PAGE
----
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There are several competing memory card standards in the professional segment, but the most promising candidate for the next few years seems to be the CompactFlash descendant CFexpress. With speeds of up to 4 GB/s, the standard surpasses the old CompactFlash by a factor of 24! Even the S-ATA-based CFast 2.0 with a maximum of 600 MB/s is left behind.

The problem is that not every card reader can reach such speeds, especially since widespread transfer standards such as USB currently allow a maximum of 2 GB/s (USB 3.2 Gen 2x2) - and even these connections are still rather the exception. Whether the high speeds are needed varies from case to case.

Furthermore, CFexpress is currently a comparatively problematic standard. Although manufacturers of memory cards, cameras, controllers and the like cooperate within the framework of the Compact Flash Association, firmware updates for practically all products in the CFexpress ecosystem are required remarkably frequently to ensure smooth operation.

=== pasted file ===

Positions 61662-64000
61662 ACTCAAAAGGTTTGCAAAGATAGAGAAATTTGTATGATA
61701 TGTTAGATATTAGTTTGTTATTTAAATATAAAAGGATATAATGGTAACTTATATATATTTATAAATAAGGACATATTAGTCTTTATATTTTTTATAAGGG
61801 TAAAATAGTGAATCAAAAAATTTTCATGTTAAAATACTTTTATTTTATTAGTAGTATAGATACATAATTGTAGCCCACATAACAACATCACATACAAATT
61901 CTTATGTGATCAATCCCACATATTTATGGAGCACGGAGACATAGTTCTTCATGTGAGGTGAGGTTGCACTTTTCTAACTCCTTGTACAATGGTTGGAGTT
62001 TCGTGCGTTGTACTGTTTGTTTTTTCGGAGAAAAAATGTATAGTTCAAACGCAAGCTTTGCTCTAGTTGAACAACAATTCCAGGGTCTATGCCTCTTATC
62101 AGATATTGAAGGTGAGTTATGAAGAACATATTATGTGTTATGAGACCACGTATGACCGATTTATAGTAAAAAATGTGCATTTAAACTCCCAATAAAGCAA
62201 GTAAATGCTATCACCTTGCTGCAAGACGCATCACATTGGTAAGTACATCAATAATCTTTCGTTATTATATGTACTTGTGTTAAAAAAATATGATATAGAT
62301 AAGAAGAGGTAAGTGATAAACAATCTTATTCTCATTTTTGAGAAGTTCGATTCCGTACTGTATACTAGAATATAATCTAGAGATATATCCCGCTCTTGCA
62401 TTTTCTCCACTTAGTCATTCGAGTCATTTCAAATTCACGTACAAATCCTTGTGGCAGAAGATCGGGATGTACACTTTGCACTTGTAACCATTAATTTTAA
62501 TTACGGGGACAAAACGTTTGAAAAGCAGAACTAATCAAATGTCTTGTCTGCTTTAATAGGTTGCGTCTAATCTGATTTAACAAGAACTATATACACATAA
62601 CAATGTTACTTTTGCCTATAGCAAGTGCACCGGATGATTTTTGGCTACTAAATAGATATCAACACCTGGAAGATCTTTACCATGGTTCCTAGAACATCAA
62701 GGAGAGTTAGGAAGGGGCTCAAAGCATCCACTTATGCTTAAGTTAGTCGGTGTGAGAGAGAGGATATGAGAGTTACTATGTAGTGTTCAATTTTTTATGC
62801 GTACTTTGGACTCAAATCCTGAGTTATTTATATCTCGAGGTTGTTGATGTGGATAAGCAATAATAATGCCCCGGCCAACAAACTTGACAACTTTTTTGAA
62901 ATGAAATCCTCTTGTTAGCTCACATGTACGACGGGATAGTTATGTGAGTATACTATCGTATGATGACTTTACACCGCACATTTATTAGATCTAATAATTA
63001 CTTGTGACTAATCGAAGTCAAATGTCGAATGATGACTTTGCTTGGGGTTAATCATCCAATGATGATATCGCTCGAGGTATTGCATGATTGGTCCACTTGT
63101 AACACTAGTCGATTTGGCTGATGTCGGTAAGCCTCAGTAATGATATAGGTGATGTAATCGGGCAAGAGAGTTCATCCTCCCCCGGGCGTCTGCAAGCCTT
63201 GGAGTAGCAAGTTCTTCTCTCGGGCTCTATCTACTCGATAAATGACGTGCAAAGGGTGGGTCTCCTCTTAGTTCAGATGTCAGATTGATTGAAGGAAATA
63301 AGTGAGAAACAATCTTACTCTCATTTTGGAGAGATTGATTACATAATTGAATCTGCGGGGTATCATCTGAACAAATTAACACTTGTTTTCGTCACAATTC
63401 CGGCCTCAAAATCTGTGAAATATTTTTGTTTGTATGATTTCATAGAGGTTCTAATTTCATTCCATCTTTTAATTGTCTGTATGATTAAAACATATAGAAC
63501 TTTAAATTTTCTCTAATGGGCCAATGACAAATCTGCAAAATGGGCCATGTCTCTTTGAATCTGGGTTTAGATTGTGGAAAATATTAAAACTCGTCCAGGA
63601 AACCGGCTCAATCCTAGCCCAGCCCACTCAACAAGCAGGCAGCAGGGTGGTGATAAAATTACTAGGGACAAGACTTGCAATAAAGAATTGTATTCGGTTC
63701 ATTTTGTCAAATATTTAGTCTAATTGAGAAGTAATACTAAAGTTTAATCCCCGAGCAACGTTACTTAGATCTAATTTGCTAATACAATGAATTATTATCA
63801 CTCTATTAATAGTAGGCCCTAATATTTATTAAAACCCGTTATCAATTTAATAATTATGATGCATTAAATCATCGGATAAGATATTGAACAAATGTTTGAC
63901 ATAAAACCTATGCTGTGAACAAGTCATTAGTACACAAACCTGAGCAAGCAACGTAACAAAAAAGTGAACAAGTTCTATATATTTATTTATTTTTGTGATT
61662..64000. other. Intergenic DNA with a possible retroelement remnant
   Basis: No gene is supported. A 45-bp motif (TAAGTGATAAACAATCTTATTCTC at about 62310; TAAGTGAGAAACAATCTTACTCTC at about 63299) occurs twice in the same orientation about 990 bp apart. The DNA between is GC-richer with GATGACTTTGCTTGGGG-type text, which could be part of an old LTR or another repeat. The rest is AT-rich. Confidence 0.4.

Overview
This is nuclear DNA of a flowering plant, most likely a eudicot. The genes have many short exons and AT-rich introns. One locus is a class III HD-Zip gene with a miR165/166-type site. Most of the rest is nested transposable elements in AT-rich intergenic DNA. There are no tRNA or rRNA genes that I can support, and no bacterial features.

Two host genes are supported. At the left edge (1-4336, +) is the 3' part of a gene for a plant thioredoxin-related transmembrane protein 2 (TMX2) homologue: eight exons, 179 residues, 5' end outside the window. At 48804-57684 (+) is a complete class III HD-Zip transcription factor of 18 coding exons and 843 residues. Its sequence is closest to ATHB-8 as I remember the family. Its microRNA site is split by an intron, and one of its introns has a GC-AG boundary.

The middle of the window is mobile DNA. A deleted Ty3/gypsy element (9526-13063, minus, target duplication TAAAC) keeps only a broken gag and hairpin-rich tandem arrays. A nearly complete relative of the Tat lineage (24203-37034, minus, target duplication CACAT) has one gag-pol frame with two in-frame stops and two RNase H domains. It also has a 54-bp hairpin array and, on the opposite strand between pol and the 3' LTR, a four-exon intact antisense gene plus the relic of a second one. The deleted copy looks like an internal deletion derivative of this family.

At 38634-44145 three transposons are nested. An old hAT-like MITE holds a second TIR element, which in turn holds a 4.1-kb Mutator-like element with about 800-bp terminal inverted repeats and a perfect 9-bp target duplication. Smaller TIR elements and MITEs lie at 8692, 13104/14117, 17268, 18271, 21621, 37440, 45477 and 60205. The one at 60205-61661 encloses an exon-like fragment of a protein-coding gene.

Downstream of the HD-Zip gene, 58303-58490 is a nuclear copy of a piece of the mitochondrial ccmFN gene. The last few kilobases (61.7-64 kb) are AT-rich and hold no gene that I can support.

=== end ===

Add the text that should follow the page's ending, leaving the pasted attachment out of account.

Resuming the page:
That's how we test

We also found in the test that not every card reader achieves the maximum speed with every memory card. Therefore, we use a total of three CFexpress memory cards (Angelbird AV Pro XT 660 GB, Lexar Professional 1,750 MB/s, SanDisk Extreme Pro 1,700 MB/s) to measure the maximum possible read speed and give the maximum value in the table.

However, all three measurements for read speed (80%), write speed and usability (10% each) are included in the overall rating. The better the overall rating, the higher the compatibility across different memory cards and the more convenient the operation. The write speed only accounts for 10% of the overall rating, since, as the name suggests, the focus is usually on the read speed of card readers.


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